addition of unwanted calories.
The restoration of depleted chromium stores would promote
optimal insulin function and may play a positive role
in exercise preparation, performance, and recovery. When
these issues are coupled with reports demonstrating the
biological activity (46,51,61,79,80) and very low toxicity
(51) of inorganic and GTF-like chromium compounds, the
concept of chromium supplementation in athletes mat be
more palatable to the most conservative sport nutritionist.
Supplements that are most likely to assist in restoring
chromium pools are inorganic chromium complexes such as
chromium chloride, and organic forms, both natural (Brewer's
yeast) and synthetic (GTF-like compounds).
Effects on Anabolism
One should be reasonable when counseling athletes
on chromium supplementation and the potential anabolic
nature of supplemental chromium. Even in an extreme case
whereby supplementation of biologically active chromium
restored depleted chromium pools, large, short-term muscle
mass increases would not be expected. Rather, marginal
body weight increases, occurring over a relatively long
period of time, would be more consistent with the anabolic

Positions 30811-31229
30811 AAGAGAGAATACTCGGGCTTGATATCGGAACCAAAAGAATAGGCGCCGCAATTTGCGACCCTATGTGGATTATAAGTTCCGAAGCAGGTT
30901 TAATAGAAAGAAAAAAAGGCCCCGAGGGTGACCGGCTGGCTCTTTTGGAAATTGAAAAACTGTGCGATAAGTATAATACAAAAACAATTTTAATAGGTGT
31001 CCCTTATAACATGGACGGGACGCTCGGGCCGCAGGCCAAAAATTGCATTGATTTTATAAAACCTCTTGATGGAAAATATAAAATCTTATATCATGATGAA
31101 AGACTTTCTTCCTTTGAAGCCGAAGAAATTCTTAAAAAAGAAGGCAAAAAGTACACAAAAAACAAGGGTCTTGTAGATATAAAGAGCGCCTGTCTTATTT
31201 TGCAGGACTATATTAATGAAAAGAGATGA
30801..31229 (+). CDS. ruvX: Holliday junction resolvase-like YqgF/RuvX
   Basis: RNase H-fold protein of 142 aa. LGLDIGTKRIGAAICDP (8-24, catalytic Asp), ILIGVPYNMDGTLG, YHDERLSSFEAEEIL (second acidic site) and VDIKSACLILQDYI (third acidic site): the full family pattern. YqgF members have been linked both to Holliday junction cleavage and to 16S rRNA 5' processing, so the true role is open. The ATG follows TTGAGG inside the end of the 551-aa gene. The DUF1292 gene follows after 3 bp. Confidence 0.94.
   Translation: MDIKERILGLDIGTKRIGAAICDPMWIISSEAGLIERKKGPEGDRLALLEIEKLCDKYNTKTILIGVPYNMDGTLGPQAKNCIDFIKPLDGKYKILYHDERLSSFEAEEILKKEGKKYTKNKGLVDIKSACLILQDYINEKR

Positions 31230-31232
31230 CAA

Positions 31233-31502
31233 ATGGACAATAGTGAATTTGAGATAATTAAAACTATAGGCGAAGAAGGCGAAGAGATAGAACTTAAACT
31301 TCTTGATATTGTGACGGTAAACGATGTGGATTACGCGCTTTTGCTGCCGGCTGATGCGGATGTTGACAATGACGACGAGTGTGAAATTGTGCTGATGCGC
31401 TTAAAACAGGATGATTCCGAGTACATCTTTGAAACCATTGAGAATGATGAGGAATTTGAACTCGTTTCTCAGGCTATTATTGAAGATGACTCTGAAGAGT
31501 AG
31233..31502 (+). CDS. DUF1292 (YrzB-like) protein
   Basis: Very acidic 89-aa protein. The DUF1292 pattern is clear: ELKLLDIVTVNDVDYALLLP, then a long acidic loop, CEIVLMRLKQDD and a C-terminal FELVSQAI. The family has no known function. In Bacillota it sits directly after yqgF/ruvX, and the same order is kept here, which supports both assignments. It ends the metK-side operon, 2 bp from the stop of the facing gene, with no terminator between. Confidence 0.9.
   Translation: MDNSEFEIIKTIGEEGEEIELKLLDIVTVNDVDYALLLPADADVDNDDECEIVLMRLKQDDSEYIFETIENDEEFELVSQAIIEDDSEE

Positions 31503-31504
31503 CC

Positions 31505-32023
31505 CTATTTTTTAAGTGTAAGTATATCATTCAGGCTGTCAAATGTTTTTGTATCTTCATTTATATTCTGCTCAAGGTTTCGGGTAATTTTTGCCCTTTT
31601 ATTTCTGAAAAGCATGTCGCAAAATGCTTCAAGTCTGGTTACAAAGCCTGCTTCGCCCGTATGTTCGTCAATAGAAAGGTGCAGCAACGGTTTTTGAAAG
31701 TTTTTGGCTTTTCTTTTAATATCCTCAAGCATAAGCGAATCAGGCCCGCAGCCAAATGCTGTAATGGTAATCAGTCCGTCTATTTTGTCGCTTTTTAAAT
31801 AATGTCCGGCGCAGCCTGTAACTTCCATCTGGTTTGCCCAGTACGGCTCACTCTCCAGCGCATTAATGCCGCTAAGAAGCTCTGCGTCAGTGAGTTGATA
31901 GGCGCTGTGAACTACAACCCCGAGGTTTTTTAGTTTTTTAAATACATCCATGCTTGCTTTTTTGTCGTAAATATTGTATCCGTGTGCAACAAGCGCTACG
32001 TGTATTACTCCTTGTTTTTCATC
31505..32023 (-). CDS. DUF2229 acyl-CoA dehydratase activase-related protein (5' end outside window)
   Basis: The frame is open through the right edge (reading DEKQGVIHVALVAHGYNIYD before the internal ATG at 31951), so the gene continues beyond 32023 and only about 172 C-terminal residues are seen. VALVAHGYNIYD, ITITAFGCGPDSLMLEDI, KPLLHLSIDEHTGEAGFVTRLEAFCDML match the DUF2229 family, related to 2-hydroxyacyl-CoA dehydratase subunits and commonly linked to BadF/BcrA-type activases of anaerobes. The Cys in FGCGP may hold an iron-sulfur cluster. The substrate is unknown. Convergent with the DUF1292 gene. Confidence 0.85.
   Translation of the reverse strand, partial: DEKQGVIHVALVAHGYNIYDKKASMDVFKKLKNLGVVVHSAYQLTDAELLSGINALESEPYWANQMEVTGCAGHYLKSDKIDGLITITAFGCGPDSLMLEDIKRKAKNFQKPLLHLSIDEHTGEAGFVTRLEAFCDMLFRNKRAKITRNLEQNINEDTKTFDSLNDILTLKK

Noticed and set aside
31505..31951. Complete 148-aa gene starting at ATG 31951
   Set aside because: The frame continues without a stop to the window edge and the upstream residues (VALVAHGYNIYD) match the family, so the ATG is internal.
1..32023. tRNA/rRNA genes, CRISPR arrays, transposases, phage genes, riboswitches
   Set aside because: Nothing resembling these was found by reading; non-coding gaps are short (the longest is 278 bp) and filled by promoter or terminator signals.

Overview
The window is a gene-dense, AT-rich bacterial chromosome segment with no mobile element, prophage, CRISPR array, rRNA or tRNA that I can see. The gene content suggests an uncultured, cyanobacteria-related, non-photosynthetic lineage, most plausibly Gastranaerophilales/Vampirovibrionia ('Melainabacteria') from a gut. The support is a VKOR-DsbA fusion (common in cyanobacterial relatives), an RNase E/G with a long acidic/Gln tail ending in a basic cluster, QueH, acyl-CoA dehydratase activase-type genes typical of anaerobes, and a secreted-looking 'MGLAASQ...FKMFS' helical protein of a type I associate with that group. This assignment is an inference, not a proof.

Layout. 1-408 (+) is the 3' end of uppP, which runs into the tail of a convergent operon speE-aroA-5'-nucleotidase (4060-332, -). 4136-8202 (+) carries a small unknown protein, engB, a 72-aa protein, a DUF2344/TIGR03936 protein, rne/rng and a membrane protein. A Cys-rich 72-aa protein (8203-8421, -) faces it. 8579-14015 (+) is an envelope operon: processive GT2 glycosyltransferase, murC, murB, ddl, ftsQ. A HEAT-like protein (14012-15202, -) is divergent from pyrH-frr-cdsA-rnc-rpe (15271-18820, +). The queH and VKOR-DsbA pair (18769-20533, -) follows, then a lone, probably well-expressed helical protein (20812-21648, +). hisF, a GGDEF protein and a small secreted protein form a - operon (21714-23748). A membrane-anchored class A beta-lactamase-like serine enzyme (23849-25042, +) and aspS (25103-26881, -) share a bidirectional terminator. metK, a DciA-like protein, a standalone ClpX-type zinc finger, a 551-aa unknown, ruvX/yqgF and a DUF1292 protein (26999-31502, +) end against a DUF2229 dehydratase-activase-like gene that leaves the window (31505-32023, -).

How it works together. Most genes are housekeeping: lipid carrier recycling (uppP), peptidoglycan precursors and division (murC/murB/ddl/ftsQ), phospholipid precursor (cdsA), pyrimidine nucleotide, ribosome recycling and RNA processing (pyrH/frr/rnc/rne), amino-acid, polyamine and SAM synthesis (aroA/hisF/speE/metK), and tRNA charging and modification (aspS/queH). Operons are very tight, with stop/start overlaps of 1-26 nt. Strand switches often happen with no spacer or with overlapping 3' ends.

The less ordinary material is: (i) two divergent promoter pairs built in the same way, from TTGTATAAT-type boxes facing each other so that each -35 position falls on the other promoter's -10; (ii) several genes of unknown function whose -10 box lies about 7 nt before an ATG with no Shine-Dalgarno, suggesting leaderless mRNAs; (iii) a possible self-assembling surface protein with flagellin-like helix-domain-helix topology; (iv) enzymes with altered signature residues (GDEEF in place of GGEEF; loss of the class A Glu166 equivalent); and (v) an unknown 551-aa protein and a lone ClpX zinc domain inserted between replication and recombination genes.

nature of enhanced insulin function..
That is, increasing insulin efficiency may improve anabolism
within muscle cells. However, a great deal of time, perhaps
many months, would be necessary for intracellular protein
synthesis to be sufficiently stimulated such that lean
body mass differences would differ significantly between
treatment and placebo groups, particularly when dealing
with normal, healthy athletes. Moreover, since insulin
assists in fat storage, decreases in percentage of body
fat may not be detectable for a longer period of time,
if at all, depending on caloric intake.
Furthermore, preliminary body mass data from our recent
chromium supplementation study using male athletes as
subjects (40) support the concept that possible anabolic
increases are likely to be moderate and insignificant
when the supplementation period is brief. In this investigation
we have found no significant increases in body composition
parameters in weight-lifters following 8 weeks of supplementation
with a chromium-nicotinic acid (GTF-like) compound. In
short, anabolic steroid-like muscle mass increases do
not appear to be consistent with effects normally seen
when chromium in any form is added to the diet of a healthy
subject, regardless of the training regimen employed.